Turkish President Recep Tayyip Erdoğan on Saturday criticized a European Parliament report on the country’s EU accession talks and threatened to “break away” from the bloc.
Questioned by journalists about the report, Erdoğan said that “the EU is trying to separate from Turkey,” according to the Turkish state agency Anadolu.
“We will make our assessments based on these developments and, if necessary, we can separate from the EU,” Erdoğan said before a trip to attend the United Nations General Assembly in New York.
The European Parliament’s report, adopted this week in Strasbourg, said talks on Ankara’s accession to the bloc should not be resumed under current circumstances, expressing EU concerns about violations of human rights and the rule of law. Instead, European lawmakers advocated finding “a parallel and realistic framework” for relations between Brussels and Ankara.
“We have recently seen renewed interest on the part of the Turkish government in reviving the EU accession process,” the lead legislator on the file, Spanish socialist Nacho Sánchez Amor, said after the report’s adoption on Wednesday.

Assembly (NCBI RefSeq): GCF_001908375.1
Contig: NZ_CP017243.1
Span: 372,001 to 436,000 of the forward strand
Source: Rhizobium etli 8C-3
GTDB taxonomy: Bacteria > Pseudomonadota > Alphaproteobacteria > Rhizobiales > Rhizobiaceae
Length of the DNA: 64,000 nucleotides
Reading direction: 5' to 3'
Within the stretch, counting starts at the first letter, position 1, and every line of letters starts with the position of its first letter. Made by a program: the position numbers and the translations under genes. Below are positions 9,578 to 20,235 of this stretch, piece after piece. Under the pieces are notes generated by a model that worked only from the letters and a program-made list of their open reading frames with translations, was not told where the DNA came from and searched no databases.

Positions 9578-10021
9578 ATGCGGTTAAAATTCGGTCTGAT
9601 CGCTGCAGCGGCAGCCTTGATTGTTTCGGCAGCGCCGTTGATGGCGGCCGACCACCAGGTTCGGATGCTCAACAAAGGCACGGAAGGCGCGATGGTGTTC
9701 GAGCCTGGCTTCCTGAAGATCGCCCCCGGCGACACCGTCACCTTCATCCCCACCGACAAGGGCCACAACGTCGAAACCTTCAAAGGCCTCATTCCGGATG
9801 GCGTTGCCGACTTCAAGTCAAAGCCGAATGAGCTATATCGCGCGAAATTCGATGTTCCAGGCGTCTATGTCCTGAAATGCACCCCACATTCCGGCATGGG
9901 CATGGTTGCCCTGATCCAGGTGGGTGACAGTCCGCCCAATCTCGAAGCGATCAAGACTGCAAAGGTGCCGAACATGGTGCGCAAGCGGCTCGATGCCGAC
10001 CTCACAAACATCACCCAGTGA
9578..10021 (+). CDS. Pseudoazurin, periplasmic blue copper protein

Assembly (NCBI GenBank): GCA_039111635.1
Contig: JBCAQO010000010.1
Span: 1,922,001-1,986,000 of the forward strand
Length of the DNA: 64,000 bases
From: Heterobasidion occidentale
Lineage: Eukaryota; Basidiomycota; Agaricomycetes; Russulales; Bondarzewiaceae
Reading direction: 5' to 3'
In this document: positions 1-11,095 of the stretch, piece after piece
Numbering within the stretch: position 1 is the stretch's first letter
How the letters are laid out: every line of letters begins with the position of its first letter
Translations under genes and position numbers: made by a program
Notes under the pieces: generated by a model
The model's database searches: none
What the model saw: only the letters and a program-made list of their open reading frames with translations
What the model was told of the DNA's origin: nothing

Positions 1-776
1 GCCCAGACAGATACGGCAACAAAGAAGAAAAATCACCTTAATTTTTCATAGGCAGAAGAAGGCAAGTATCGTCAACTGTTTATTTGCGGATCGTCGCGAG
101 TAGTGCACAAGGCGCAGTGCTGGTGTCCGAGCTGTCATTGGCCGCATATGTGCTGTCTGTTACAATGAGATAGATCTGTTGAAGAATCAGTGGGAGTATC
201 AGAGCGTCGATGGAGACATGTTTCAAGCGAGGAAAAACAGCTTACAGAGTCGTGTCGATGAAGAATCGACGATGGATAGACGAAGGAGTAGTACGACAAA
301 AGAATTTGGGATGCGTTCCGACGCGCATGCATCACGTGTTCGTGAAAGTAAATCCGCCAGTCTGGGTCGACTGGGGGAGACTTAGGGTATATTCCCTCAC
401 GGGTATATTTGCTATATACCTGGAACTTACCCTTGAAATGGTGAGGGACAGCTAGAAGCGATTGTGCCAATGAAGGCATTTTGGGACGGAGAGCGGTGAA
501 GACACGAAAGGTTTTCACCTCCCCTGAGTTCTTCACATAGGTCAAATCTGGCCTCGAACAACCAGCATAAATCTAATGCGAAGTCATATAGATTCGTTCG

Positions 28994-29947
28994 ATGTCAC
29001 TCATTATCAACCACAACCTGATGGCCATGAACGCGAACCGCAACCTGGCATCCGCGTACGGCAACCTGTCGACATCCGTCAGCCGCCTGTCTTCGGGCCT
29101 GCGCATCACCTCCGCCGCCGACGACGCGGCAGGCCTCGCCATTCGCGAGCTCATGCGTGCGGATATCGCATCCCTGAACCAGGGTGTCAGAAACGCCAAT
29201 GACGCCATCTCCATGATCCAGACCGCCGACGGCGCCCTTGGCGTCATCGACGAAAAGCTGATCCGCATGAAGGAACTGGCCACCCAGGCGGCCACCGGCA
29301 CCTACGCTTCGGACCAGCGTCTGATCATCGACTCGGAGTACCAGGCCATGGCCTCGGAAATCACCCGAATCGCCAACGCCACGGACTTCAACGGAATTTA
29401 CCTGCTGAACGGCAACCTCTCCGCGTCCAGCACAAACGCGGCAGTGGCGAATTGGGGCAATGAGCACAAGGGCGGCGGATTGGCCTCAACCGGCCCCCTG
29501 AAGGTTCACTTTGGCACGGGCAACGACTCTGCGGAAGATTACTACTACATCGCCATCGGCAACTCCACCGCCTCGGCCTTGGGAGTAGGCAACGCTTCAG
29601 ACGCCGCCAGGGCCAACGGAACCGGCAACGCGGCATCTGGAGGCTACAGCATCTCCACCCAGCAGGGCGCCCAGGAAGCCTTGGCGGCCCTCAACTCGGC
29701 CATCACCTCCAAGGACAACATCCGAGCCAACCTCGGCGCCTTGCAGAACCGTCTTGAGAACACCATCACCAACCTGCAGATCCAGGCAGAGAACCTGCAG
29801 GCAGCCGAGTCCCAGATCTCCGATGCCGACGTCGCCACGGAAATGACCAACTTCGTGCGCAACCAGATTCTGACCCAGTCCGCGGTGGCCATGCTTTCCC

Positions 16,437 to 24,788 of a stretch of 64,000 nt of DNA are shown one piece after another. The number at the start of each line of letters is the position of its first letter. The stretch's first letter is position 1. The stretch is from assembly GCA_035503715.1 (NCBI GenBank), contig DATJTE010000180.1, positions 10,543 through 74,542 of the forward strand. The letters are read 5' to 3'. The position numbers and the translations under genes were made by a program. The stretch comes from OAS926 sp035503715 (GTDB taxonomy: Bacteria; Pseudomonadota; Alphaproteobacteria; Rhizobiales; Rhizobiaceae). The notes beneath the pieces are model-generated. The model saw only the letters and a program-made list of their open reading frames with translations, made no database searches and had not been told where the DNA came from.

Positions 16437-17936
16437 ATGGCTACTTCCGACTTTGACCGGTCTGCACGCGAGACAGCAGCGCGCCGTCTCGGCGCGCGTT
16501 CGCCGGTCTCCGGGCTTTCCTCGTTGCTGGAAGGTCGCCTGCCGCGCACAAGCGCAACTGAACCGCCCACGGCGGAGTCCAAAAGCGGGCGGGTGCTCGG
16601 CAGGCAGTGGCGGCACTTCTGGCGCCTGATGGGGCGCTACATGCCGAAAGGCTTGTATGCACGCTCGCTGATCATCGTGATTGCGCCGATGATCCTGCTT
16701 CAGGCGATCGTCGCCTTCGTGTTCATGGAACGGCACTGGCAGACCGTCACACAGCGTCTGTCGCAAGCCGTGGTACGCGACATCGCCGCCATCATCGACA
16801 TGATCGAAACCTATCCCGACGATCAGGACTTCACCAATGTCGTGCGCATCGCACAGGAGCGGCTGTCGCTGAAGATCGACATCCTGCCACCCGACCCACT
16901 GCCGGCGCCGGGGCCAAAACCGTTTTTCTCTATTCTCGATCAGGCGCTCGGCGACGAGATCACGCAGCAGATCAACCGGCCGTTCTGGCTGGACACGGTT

“This will not happen due to geopolitical negotiations, but only when the Turkish authorities show a real interest in stopping the continued decline of fundamental freedoms and the rule of law in the country,” Sánchez Amor said.
Ties between Tukrey and the EU have deteriorated amid Erdoğan’s increasingly autocratic behavior following a failed coup attempt in 2016.
Talks on Turkey’s accession to the bloc have been stalled for years. However, in July EU foreign ministers agreed to press ahead with relations.